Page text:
After making her debut appearance on The Brady Kids, Wonder Woman later appeared in every incarnation of the Super Friends series, from its inception in 1973 till its conclusion in 1986, and even made an appearance in a single episode of the series' spin-off series, Superman, in 1988.
For the bulk of the series' run, Wonder Woman was voiced by Shannon Farnon, who was recast after voicing the prominent character for over a decade. She was replaced by Connie Caulfield, who voiced Wonder Woman in the 1984-1985 series Super Friends: The Legendary Super Powers Show. For the final series, however, Caulfield was replaced by B.J. Ward, who voiced the Amazonian princess in The Super Powers Team: Galactic Guardians.
The entire Super Friends series rates amongst the best superhero animated shows of all time and the depiction of Wonder Woman solidified the character's place on television. However, the reason the series is listed lower on this list is because Wonder Woman's powers were never fully realized and too many things about her were left enigmatic.
7 Justice League: The New Frontier
After the success of Superman: Doomsday, Warner Bros. continued to produce more DC Comics animated movies, with Justice League: The New Frontier having been the next project in the pipeline. Based on the award-winning, six-issue limited series DC: The New Frontier. The film featured all of the core Justice League members, but one scene in particular, in which Wonder Woman stands up to Superman, demonstrates why this film is one of the best the studio has ever released.
Superman and Wonder Woman have always shared the same ideals of truth and justice, but this one scene exemplifies the differences in how they achieve those two ethical principles. Superman believes everyone should live and achieve justice through law and order. Wonder Woman, on the other hand, believes in a more archaic system, one that sees justice attained through means of fairness. This one scene alone signifies why The New Frontier is one of the best adaptations of Wonder Woman.
6 DC Animated Movie Universe
Not to be confused with the DC Animated Universe, the DC Animated Movie Universe (as it's colloquially known amongst fans) encompasses the bulk of animated films released within the New 52 and subsequent DC: Rebirth continuities. Beginning with Justice League: War in 2014, and continuing through next year's Justice League Dark and Teen Titans: The Judas Contract, the DC Animated Movie Universe represents some of the best Wonder Woman adaptations ever to release.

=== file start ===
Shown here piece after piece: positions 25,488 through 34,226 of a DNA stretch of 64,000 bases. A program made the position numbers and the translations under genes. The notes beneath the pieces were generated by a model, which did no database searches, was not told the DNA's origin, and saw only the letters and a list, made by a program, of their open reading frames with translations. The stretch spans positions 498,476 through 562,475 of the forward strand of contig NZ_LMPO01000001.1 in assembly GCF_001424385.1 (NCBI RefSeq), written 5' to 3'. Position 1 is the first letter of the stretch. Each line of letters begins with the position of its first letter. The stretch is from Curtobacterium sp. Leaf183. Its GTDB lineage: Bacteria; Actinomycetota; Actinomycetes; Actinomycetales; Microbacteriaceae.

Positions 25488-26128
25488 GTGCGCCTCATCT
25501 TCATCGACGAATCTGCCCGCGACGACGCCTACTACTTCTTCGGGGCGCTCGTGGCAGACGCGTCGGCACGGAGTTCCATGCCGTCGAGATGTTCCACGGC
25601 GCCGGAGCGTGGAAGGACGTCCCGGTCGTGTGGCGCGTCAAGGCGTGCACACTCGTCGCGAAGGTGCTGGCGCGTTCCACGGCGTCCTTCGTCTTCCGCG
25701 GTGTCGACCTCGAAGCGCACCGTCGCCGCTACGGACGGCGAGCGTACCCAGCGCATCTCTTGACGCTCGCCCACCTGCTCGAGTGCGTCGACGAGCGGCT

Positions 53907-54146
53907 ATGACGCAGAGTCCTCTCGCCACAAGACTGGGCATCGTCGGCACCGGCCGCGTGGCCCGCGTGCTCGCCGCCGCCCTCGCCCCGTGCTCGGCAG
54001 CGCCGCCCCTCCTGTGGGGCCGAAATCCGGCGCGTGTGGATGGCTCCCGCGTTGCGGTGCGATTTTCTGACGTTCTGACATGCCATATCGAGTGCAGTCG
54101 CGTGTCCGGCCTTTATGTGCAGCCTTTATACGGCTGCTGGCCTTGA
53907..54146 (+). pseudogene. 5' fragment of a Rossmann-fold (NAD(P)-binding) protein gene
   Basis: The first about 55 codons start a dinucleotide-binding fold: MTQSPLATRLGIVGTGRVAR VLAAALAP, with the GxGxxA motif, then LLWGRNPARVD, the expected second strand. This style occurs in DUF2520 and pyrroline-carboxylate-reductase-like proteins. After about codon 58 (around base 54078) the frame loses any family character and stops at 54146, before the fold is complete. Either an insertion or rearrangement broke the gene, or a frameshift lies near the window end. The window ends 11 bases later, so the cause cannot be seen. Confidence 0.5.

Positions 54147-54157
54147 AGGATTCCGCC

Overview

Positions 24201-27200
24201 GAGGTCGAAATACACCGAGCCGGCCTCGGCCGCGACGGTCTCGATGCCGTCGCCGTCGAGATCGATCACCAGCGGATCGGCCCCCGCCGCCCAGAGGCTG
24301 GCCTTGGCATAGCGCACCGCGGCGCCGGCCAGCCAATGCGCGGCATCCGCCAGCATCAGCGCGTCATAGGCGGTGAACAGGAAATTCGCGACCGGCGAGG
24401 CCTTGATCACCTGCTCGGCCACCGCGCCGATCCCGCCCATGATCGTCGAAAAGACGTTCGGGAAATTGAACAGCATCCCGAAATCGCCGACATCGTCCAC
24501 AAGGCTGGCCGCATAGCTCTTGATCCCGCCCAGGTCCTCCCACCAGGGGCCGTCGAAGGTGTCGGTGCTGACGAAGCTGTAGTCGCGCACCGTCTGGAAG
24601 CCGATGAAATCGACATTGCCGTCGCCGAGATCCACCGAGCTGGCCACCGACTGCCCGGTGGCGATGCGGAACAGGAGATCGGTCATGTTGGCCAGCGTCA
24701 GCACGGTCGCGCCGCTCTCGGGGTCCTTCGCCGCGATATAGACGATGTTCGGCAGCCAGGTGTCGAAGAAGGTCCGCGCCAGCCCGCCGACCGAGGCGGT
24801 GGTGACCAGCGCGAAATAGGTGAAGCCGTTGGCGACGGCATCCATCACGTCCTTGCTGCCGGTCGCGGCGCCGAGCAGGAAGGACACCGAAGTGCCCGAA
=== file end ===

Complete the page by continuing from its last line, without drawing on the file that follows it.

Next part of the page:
Michelle Monaghan provided Wonder Woman's voice in the first movie, with Rosario Dawson voicing the character in all of the following adaptations. Although the movies themselves have not been up to par with previous DC animated movies, Dawson has been praised for her portrayal of the character, which is very much in line with the character's comic book depiction in recent years. It's unclear if Dawson will continue to provide her voice for Diana Prince, or if she will be replaced for any follow-up sequels.
5 Vanessa Marshall -- Justice League: Crisis on Two Earths, Justice League: The Flashpoint Paradox
Originally conceived as a bridge between the Justice League animated series and its sequel, Justice League Unlimited, the animated film Justice League: Worlds Collide was later reworked into Justice League: Crisis on Two Earths. In the film, the Justice League -- including Wonder Woman, who is voiced by Vanessa Marshall -- travel to a parallel universe to defeat the Crime Syndicate, their evil counterparts. Although Superwoman isn't Wonder Woman's counterpart in the movie, the two developed an unyielding antagonism towards each other, something very much resembling their relationship in the comics.
A few years later, Marshall reprised her role as Wonder Woman in the critically acclaimed film Justice League: The Flashpoint Paradox, based on the Flashpoint comic book limited series. In this storyline, which is set in an alternate reality, the Amazonians and the Atlanteans are at war with each other, after Diana Prince killed Aquaman's wife, Mera, while the two were having an affair. Even though this version of the character is nothing like the traditional Wonder Woman we know of, it is an accurate representation of the Wonder Woman in the Flashpoint storyline.